The Runaways & 999. Lower Refectory, Sheffield University. 7th November 1977

We have to get signed in. There are five of us: Wilma, Vinner, Lango, Timbo and me. I’ve just turned 17, and this is my band. Or rather it’s the band that I hang around with. We are here, Sheffield University Lower Refectory, to see The Runaways – California girls, teen queens of rock ‘n’ roll, the chicks with licks. Loitering at the entrance to the Student Union, foreign turf; sheepishly asking passing clouds of hemp and patchouli “would you mind signing us in please?” After 20 minutes, we are in; vouchsafed by two amiable heads in cheese-cloth and denim.

No-one thinks about getting a drink, none of us look old enough, and none of us are brave enough to risk it. Instead, we make our way into the hall, and go down to the front. It’s already busy; the audience is 99% young males. The Runaways played here last year, and the lead singer Cherie Currie wore a basque and stilettos, and very little else.

I think a basque is someone who lives in northern Spain.

Too young to have seen Stacia from Hawkwind in her prime, we are a heady mix of high hopes, hormones and Hai Karate; we are here for titillation, hopefully with an emphasis on tit.

But first: 999.

999 are from London. Front man Nick Cash has form, before punk happened he was plain old Keith Lucas; in Kilburn & The High Roads with Ian Dury. At the end of 1976 he seized the chance to make Gabba Gabba Hay while the sun shines; and like many other pub-rockers; hitched on board the punk bandwagon just as it pulled away from The Nashville Rooms.

999 - 'Nasty! Nasty!' - released October 1977.

And it’s working for him. 999 have signed to United Artists, home of Buzzcocks and The Stranglers, who have just released their second single - "Nasty! Nasty!", barely three months after their debut. Get on with it, bash ‘em out, very punk rock. Looking down on us tonight, Nick Cash is 28, he’s positively ancient, but he’s getting away with it.

999 - 'Nasty! Nasty!' - reverse sleeve.

We’re bored. 999 might have a string of sputum-strewn singles under their belts, but a bunch of spiky-topped geezers from Down South are not what we are here for. Possibly sensing this restlessness, Nick Cash takes a sup from his lager and swoops low over the monitors and strafes us with a mix of phlegm and alcohol.

There is uproar.

It’s 1977, but, to be honest, we are not a very punk rock crowd, more Health & Safety than barf and safety pins. Is he trying to provoke us into spitting at them? We will not sink to his level! Instead, a wave of booing - not unlike the sound heard up the road at Abbeydale Cricket Club, when Dickie Bird takes off Yorkshire for bad light - fills the Lower Refectory.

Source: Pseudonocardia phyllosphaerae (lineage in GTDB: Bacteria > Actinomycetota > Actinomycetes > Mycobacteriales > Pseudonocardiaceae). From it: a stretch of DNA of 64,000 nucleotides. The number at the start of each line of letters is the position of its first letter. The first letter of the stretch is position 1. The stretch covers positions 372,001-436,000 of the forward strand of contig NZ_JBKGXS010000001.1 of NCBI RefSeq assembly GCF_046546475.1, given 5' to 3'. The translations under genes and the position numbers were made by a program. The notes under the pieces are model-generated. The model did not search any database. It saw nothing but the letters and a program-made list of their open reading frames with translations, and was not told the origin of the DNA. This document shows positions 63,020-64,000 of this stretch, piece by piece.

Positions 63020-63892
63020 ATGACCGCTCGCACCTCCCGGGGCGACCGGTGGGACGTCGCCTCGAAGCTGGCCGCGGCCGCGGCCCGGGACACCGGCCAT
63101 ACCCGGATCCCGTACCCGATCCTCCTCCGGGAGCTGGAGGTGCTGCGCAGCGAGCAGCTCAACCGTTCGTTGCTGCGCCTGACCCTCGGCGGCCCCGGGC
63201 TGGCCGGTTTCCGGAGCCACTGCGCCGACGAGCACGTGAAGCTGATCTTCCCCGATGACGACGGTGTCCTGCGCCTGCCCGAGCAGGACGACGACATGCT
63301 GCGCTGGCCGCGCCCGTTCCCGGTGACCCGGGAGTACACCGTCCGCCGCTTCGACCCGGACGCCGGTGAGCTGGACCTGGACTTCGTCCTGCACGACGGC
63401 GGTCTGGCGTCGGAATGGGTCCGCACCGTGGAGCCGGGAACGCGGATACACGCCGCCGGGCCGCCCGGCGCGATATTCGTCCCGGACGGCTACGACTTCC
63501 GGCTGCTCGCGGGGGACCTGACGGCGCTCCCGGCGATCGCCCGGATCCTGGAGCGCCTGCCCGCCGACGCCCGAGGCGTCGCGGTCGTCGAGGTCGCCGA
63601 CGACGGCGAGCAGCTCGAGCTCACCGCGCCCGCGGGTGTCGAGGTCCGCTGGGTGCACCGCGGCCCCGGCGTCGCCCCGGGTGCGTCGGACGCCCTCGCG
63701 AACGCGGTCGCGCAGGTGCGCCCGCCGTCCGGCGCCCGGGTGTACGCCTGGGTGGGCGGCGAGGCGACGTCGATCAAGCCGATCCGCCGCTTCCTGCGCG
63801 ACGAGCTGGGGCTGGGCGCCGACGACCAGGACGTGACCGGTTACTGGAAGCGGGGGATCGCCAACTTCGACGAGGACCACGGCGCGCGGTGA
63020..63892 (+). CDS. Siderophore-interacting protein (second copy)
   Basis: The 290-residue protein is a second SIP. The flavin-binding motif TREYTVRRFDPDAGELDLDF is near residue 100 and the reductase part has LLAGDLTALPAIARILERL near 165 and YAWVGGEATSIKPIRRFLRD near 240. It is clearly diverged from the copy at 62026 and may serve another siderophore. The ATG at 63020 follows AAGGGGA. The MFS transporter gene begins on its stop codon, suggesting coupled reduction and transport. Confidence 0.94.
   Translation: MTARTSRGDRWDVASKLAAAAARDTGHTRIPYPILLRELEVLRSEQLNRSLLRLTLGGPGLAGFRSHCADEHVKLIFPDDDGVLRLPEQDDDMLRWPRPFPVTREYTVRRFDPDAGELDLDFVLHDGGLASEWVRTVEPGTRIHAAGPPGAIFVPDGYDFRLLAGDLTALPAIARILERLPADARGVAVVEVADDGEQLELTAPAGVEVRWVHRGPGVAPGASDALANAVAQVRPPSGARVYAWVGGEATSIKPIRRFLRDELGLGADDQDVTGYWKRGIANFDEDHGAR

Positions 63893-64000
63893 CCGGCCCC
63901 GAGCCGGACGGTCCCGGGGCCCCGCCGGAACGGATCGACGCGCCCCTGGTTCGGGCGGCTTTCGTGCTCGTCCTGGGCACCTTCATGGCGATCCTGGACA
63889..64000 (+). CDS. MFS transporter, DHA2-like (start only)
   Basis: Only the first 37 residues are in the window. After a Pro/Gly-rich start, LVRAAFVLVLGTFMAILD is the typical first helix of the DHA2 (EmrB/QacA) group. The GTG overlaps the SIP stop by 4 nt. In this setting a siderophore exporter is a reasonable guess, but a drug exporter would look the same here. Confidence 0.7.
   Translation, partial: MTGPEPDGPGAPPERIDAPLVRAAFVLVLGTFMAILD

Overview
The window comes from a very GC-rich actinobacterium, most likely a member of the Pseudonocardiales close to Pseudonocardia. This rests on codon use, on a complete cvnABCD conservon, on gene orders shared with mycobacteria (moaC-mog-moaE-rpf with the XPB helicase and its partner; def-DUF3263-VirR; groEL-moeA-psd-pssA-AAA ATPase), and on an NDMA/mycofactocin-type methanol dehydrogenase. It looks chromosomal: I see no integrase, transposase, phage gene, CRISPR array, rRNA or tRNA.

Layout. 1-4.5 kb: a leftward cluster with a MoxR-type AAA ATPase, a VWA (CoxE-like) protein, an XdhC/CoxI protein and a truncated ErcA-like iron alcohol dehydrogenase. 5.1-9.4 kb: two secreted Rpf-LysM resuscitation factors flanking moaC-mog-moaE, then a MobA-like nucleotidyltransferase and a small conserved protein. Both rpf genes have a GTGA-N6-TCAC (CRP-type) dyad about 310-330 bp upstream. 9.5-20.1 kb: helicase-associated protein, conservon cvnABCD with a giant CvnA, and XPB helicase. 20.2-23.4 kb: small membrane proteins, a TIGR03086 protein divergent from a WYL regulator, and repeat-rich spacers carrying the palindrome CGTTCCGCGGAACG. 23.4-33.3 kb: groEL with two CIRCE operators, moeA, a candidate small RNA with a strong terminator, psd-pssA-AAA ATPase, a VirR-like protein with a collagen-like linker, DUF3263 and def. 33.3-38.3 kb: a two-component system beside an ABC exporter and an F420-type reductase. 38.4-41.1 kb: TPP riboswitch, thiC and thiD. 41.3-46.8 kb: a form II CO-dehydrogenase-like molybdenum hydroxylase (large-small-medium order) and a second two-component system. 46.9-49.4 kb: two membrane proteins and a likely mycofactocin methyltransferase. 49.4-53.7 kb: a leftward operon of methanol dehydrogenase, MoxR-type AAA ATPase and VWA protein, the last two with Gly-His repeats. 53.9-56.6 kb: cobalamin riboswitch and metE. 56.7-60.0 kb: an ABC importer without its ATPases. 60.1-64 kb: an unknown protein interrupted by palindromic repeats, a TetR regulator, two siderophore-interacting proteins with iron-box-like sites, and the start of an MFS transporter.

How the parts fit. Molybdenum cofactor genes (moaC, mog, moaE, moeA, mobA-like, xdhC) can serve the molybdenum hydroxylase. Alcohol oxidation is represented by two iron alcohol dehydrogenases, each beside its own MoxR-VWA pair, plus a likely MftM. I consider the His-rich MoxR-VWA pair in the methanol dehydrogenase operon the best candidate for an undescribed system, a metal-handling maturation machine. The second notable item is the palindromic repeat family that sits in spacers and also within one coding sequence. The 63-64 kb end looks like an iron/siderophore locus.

999 declare.

We wait.

Stranglers’ fans to a man: “Bring On The Nubiles” is chanted and clapped.

As we wait.

Roadies saunter about, checking the gear, “one two, one two”, flashing torches.

Finally we are ready.



Young man-demonium.

Down the front, we’re getting squashed.

“Hey guys, y’all wanna step back a little?”

Hang on. That’s not Cherie Currie.

Joan Jett is talking to us. Joan is 19 years old. Already this year she’s toured America, been to Japan, released two albums (Queens Of Noise and Live In Japan), and recorded another – the freshly hatched Waiting For The Night. This European tour has already taken in Ireland, Switzerland and France, with a UK run and trips to Sweden, Germany, Holland and Belgium still to come.

Joan looks knackered. Knackered - but in control.

The Runaways - 'School Days' - 7" single.
(L-R) Lita Ford, Joan Jett, Sandy West, Vicki Blue.

Cherie’s gone. So too has bass player Jackie Fox. Formed just two years before this gig, under the watchful (some might suggest manipulative) management of rock ‘n’ roll era Svengali Kim Fowley, this band of combat fatigued G.I. Jane’s are over-worked, over-tired and over here. Mercurial music men like Kim know how to extract the silver from quicksilver, and exploit the window of opportunity before it slams down shut on their finger tips.